Tutor in Newport Beach cheating scandal pleads guilty, goes to jail

The cheating scandal at Corona del Mar High School stunned the community.

The cheating scandal at Corona del Mar High School stunned the community.

(Allen J. Schaben / Los Angeles Times)

The Irvine tutor who helped a group of high-achieving Newport Beach students hack into their teacher’s computer to change grades and steal tests pleaded guilty Tuesday and was immediately sentenced to one year in jail and five years probation.

Timothy Lance Lai pleaded guilty in Orange County Superior Court to 20 felony counts of computer access and fraud and one felony count of commercial burglary for his involvement in the cheating scheme.

The 29-year-old originally faced a possible sentence of up to 16 years.

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“It’s beyond my understanding how you thought you could get away with this,” Judge Robert Fitzgerald told Lai before issuing his sentence. “The truth always comes out.”

Lai sat next to his lawyer in silence — his gaze sometimes cast downward — as Fitzgerald reprimanded him

“I profoundly apologize for the trouble I’ve caused in the past,” Lai said. “I’m ready to make amends. … I’m really, truly sorry.”

Senior Deputy Dist. Atty. Brock Zimmon contended that the amount of jail time wasn’t severe enough, considering the effect the crime had on Corona de Mar High School. Zimmon said his offer was three years in jail, which Lai did not accept.

“This affected every student at the school,” Zimmon said. “It affected the value of the degree.”

Prosecutors believe Lai broke into the Newport Beach high school in 2013 to place a keylogging device, which tracks keystrokes, on the back of a teacher’s computer to steal logins and passwords.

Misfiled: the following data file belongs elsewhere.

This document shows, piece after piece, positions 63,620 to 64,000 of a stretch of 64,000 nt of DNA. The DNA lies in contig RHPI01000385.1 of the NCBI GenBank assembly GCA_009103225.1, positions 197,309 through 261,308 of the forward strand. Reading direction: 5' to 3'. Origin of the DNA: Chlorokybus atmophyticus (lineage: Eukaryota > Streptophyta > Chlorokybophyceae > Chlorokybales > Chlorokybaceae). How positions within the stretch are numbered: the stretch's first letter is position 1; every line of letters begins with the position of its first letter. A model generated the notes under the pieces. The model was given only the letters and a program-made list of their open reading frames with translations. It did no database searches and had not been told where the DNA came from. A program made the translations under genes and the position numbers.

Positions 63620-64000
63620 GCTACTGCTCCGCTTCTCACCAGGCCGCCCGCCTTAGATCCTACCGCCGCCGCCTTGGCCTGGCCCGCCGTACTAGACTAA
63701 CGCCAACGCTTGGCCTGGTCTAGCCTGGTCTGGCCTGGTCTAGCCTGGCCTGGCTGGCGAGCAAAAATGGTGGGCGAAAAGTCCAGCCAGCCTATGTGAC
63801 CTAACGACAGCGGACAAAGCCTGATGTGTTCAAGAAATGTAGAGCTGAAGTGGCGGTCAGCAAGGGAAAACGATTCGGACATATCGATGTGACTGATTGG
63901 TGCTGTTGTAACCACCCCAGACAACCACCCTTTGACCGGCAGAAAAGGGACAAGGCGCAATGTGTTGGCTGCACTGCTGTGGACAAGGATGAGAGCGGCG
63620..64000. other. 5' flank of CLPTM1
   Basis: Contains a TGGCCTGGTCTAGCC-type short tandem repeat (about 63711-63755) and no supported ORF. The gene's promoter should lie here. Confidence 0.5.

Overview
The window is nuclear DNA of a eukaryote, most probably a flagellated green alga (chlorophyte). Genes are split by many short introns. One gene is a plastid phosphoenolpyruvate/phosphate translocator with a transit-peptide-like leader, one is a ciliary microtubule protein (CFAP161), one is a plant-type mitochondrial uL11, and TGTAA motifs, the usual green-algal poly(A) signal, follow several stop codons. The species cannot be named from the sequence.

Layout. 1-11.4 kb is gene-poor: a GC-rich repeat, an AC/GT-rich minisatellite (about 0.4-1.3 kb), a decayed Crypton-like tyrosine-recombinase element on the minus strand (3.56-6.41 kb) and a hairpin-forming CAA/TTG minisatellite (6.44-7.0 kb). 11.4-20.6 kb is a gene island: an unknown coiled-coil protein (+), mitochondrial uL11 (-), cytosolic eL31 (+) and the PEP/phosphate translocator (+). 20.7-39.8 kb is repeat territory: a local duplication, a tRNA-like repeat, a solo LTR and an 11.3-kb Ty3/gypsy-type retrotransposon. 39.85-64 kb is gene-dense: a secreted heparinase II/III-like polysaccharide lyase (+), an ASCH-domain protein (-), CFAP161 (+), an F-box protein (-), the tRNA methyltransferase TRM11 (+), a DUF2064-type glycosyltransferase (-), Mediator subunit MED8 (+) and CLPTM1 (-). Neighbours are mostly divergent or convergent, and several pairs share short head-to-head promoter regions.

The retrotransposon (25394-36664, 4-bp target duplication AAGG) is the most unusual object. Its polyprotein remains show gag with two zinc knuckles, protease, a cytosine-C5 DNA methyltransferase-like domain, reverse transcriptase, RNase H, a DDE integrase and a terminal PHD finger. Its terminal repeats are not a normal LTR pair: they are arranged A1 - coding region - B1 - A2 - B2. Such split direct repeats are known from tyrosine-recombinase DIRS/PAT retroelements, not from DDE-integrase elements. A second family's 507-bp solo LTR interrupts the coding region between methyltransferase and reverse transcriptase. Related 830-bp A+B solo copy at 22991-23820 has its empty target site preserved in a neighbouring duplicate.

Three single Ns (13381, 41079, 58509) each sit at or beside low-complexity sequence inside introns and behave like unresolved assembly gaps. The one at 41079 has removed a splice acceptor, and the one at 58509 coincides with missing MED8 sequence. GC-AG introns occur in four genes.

Using the recorded information, Lai accessed the school’s network and changed students’ grades 19 times between Jan. 25 and June 14, 2013, according to the Orange County district attorney’s office.

The cheating came to light in June that year after a teacher discovered that students’ grades had been altered. Administrators obtained Lai’s name through student interviews, according to court records. But Lai fled to South Korea before authorities could contact him, authorities said.

Officers arrested Lai 10 months later at Los Angeles International Airport as he was returning to the United States. During his arrest, officers found a USB device containing evidence that implicated Lai in the cheating scheme, Zimmon said.

He said Lai had tried to destroy the evidence by reformatting the USB, but police were able to extract the data. Zimmon did not disclose exactly what was on the device.

Principal Kathy Scott read a statement to the court before Lai was sentenced Tuesday, calling attention to the parents and students who were harmed by the scandal.

“Lives were shaken when they found out the person they trusted to help their student to improve academically undermined them and betrayed them by his leadership role in the cheating scandal,” she said.

She said the entire community was disrupted by the media attention resulting from the scandal.

“This damaged the academic integrity of CdM and devalued the perception of the CdM diploma,” she said.